We had a short walk around the grounds, where there are nature trails, ponds and woods, but it was all extremely muddy - and the dull roar of traffic from the nearby motorway was a bit intrusive. Perhaps I'll go back later in the year and take some photos when it's a bit brighter.

Sunday, 21 January 2018


One of the things I most appreciate about tramping the same familiar, local paths over and over is that scenes never look the same two days running. I'm always seeing new things. Sometimes they are literally new additions or subtractions but often it's just a trick of the light that reveals some fresh magic. I have walked along the carriage drive up towards Milner Field many times and never noticed the way the land beyond it curves and the trees nestle into the contours. On this day, the light and shadows really made this stand out, with the sinuous branches of a nearby tree echoing and emphasising the sweep of the land.

Saturday, 20 January 2018

Mist and trees

A dull and misty day and an attractive stand of young trees. It seemed to want to be photographed and I think a black and white conversion with a fairly light touch suits it quite well. I'd have been happier without the encroaching branches top right but I couldn't easily find a viewpoint that excluded them. Walking with a non-photographer friend, there was a limit to how long I could 'faff about' choosing my spot!

Friday, 19 January 2018

Battlefield Cavern

The White Scar Caves visitor trail ends in a vast underground cavern called Battlefield Cavern, so called because the pile of boulders at the entrance looks like the aftermath of a battle between giants. It is over 330 feet long and 100 feet high in places. It was discovered as recently as 1971, by a teenage girl called Hilda Guthrie, a member of the Happy Wanderers caving club. She entered the cave by coming up through a tunnel in the base, holding her breath and swimming through a water-filled 'sump', to then surface and discover the massive cave. Just imagine how exciting that must have been! Visitor access to the cavern was achieved in 1991, when tin miners from Cornwall blasted a 65 metre sloping tunnel to connect the cavern with the existing stream tunnel lower down. It is pretty phenomenal! It's rather attractive in parts too, with the delicate stalactites illuminated by coloured lights. 

Thursday, 18 January 2018

Under Ingleborough

Cave systems like White Scar Caves are formed by groundwater and underground streams dissolving the limestone rock, sculpting out tunnels and caverns. It's an amazing subterranean landscape, with streams, waterfalls, huge caverns and strange formations of stalactites and stalagmites, pillars and flowstones, formed when the calcium carbonate dissolved in the dripping water builds up over thousands of years.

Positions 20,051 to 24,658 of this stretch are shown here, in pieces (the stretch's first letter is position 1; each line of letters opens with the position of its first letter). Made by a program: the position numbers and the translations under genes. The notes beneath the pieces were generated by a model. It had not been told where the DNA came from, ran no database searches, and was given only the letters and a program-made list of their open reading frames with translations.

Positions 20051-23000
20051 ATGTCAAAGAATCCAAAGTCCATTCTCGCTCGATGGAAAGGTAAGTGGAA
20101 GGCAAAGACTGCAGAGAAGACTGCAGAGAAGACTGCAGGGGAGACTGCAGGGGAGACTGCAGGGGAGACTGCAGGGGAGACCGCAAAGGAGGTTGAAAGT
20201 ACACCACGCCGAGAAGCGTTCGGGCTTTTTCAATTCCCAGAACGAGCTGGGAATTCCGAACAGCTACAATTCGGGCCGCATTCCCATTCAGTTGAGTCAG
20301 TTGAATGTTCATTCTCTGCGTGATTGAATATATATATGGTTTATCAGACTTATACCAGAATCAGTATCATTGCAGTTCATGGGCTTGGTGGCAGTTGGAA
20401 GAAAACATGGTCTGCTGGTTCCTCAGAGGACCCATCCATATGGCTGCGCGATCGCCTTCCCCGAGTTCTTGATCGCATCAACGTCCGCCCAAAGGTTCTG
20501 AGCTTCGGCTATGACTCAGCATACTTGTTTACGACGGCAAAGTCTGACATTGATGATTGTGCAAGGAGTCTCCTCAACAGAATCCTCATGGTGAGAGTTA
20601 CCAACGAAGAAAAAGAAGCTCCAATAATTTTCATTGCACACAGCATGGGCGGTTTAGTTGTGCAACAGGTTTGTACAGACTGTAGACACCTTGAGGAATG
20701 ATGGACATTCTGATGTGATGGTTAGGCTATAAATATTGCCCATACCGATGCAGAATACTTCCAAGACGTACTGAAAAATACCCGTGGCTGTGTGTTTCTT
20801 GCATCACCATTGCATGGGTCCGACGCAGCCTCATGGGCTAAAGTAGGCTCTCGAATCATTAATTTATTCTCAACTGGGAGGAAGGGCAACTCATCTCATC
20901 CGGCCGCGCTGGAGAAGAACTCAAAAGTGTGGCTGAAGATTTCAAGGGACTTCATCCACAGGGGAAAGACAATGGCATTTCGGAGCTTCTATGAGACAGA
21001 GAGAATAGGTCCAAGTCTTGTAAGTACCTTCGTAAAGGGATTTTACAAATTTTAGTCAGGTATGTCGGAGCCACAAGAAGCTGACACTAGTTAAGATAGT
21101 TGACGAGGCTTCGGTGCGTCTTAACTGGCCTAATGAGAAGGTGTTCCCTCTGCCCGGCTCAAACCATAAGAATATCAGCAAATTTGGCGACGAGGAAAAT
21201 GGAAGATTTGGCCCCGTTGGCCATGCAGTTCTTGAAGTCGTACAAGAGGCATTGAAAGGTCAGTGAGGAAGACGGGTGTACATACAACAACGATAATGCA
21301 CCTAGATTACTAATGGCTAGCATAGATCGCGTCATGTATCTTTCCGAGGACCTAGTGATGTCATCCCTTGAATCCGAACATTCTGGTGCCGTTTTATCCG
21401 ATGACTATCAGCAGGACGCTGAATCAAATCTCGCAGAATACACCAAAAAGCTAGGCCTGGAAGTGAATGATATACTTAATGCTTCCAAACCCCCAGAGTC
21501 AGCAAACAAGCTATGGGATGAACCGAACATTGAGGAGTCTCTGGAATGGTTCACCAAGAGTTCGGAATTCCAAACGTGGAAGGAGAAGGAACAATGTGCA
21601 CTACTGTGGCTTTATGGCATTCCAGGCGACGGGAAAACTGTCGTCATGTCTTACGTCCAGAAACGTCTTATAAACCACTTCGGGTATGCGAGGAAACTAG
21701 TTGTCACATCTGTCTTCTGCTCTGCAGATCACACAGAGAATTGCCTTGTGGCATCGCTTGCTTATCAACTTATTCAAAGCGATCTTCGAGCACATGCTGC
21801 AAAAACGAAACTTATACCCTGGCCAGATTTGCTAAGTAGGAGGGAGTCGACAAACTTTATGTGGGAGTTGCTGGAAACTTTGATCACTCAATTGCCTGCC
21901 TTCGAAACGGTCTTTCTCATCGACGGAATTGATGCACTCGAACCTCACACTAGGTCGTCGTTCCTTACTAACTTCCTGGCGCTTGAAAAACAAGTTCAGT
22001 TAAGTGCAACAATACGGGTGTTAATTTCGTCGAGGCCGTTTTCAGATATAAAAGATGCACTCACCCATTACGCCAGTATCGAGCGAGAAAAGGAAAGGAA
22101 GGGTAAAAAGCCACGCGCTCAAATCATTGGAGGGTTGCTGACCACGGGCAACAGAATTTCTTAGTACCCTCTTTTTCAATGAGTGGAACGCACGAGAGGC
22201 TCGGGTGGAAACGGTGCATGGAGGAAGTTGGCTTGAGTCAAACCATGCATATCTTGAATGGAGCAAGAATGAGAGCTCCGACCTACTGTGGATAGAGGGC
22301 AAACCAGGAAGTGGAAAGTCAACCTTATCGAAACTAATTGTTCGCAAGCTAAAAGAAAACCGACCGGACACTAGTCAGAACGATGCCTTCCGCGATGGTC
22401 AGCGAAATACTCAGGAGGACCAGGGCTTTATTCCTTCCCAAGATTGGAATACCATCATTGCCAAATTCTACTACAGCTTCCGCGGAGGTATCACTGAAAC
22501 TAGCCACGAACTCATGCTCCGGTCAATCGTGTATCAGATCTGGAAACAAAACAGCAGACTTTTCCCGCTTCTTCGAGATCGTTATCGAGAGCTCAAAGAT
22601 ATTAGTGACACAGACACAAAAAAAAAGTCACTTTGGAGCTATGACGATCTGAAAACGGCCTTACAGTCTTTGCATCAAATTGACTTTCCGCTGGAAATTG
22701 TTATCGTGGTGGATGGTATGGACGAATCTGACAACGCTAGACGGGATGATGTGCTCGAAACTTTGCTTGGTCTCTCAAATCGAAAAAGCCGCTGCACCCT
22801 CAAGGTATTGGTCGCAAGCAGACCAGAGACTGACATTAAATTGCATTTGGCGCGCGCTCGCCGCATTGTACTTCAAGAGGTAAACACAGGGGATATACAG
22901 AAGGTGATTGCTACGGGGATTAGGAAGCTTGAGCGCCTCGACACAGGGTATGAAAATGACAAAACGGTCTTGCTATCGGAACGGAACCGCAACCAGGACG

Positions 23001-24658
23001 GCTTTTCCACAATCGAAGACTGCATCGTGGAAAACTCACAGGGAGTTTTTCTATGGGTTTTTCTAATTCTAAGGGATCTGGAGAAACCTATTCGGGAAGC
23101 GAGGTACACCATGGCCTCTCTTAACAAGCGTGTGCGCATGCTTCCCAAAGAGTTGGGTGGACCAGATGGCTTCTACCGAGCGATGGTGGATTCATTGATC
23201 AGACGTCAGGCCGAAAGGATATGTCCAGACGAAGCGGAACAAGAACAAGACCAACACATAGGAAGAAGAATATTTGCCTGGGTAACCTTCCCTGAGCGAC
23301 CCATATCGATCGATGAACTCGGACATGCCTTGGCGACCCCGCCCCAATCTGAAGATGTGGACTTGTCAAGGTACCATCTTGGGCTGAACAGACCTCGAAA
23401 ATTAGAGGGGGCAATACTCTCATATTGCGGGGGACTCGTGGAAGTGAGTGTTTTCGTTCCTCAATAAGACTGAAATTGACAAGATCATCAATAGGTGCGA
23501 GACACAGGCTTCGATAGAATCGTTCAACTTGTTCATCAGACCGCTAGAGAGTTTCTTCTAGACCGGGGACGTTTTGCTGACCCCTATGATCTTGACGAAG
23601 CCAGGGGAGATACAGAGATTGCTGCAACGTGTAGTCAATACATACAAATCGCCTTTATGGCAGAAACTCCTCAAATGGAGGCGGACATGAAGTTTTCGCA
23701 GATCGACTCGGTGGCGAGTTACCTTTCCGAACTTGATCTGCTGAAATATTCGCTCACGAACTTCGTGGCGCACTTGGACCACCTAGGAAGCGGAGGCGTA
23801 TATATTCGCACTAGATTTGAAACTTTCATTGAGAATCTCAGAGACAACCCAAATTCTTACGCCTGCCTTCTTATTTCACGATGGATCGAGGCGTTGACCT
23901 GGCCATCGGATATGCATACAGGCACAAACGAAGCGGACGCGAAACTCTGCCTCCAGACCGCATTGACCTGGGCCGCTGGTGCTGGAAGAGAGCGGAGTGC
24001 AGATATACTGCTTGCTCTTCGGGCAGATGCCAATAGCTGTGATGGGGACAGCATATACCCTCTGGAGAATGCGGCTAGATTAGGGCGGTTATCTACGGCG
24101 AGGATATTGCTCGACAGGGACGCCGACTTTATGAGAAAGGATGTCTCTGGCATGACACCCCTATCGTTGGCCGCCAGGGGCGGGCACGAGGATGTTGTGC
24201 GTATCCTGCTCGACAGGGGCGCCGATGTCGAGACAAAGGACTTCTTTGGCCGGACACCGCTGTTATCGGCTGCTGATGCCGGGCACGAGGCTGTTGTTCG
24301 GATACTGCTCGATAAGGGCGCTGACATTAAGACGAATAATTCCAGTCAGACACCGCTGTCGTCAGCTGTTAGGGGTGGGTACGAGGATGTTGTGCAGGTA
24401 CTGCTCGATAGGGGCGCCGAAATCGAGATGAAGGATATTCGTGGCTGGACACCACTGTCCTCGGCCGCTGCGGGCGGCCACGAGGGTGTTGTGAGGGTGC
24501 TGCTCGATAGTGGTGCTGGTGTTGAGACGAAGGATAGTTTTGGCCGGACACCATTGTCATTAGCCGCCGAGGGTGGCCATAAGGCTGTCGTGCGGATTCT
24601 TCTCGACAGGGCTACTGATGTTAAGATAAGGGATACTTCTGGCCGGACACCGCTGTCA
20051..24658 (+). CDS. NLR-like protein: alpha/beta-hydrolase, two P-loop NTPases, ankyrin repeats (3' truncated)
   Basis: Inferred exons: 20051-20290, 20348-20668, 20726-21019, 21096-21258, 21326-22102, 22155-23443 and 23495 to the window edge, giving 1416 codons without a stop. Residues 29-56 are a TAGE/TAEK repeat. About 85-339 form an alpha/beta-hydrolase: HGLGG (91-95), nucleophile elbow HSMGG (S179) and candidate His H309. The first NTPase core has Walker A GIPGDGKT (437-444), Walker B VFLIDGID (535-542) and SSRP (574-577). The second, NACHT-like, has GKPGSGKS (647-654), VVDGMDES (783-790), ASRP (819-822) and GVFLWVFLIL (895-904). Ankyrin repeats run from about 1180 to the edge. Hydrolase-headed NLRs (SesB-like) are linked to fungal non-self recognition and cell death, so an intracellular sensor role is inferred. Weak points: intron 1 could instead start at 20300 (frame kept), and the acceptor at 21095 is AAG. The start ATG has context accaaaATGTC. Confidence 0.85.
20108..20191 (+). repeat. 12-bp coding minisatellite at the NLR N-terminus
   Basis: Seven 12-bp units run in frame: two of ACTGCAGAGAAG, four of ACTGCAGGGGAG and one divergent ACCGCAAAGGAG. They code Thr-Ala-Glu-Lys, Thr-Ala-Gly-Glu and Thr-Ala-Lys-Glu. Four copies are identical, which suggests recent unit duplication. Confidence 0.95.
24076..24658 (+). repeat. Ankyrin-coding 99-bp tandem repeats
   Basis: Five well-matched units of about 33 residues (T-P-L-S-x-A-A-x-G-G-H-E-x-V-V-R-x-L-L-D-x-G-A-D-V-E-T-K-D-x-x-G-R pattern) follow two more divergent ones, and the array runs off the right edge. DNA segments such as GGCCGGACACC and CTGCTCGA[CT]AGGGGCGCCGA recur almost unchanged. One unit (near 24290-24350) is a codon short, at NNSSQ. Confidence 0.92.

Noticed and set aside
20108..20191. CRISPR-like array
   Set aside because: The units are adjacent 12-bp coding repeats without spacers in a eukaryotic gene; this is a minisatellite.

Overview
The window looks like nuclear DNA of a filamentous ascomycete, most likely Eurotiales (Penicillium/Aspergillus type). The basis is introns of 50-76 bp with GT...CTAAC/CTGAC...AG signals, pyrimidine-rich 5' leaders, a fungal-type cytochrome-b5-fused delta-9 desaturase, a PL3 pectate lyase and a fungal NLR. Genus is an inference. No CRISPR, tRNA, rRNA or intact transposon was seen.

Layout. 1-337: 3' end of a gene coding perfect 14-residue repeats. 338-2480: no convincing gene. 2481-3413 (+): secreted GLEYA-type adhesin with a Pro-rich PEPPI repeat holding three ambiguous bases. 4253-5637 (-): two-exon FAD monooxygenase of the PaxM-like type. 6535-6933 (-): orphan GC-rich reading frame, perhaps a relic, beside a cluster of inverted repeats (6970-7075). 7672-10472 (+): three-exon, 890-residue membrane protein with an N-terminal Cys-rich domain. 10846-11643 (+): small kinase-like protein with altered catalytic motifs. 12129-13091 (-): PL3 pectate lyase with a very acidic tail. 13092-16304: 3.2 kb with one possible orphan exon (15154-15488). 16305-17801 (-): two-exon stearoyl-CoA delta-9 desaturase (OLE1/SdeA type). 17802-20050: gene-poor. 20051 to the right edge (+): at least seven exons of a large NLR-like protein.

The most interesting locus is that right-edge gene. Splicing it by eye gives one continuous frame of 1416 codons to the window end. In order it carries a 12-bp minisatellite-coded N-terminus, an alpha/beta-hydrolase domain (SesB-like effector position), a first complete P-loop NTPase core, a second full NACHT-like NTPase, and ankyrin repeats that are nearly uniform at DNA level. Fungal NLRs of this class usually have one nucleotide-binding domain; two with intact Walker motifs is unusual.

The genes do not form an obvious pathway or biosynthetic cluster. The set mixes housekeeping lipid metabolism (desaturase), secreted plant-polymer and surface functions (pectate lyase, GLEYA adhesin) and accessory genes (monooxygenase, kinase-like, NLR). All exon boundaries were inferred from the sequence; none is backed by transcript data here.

It's quite difficult to photograph. It's much darker inside than the photos suggest, with key features picked out by lights. You aren't allowed to use flash or tripods so I had to use the highest ISO my camera allows, with a slow shutter speed and wide aperture. A lot of my pictures came out really too blurred to use. The metal walkways are rather bouncy too with a group of about 20 tramping along them! But I think you can get an idea of what it was like from these pictures.

Some of the formations have been given names, like the one above. There was 'the judge's head' (a small stalagmite that looked like a head wearing a wig), 'the witch's fingers' and 'the devil's tongue'.

Wherever you are, underground, you can hear flowing water, and sometimes the waterfalls and streams are visible.

Deeper into the system there were some huge caverns, quite awe-inspiring.

Wednesday, 17 January 2018

Going caving

I met up with my daughter, son-in-law and granddaughters at White Scar Caves recently, to do a spot of caving! White Scar is up near Ingleton, on the western edge of the Yorkshire Dales National Park, deep underneath Ingleborough, one of the famous Yorkshire 'Three Peaks'. It is the longest 'show cave' (ie: those that the general public can enter) in Britain, as visitors can walk about half a mile inside the system, though experienced cavers have, of course, explored much further into the whole system of tunnels.

The system was first discovered in the 1920s but some of the guided walk we took was opened up much more recently. There is a trail of natural tunnels that have had concrete paths laid, metal walkways with streams flowing beneath and some long staircases; some sections require you to double over and creep under low overhangs. The hard hats were mandatory and very necessary. I'm not a great fan of being underground in enclosed spaces... You'd never get me actually potholing, even when I was younger. But the visitor trail is safe inside, even for little children to walk through, and the caves are very interesting. It does sometimes flood, but they have a careful monitoring system and would not allow you inside if there was any danger. The children had to wear woolly hats under their safety helmets. Even then, the littlest one managed to knock hers off (there was no chin strap) and lose it in the abyss!

Tuesday, 16 January 2018

Hole in the heart

I seek, wherever possible, to notice and photograph the beauty in the world... both where that is obvious and sometimes where it might be hidden. I suppose I try, in my own small way, to magnify and share beauty. There seems to me to be enough that is ugly and tough in this world, without adding to it. 

A recent visit to Bradford city centre, however, has me breaking that self-imposed guideline, simply because what I saw breaks my heart. The ugliness I show above is Darley Street, once the heart of Bradford's retail centre.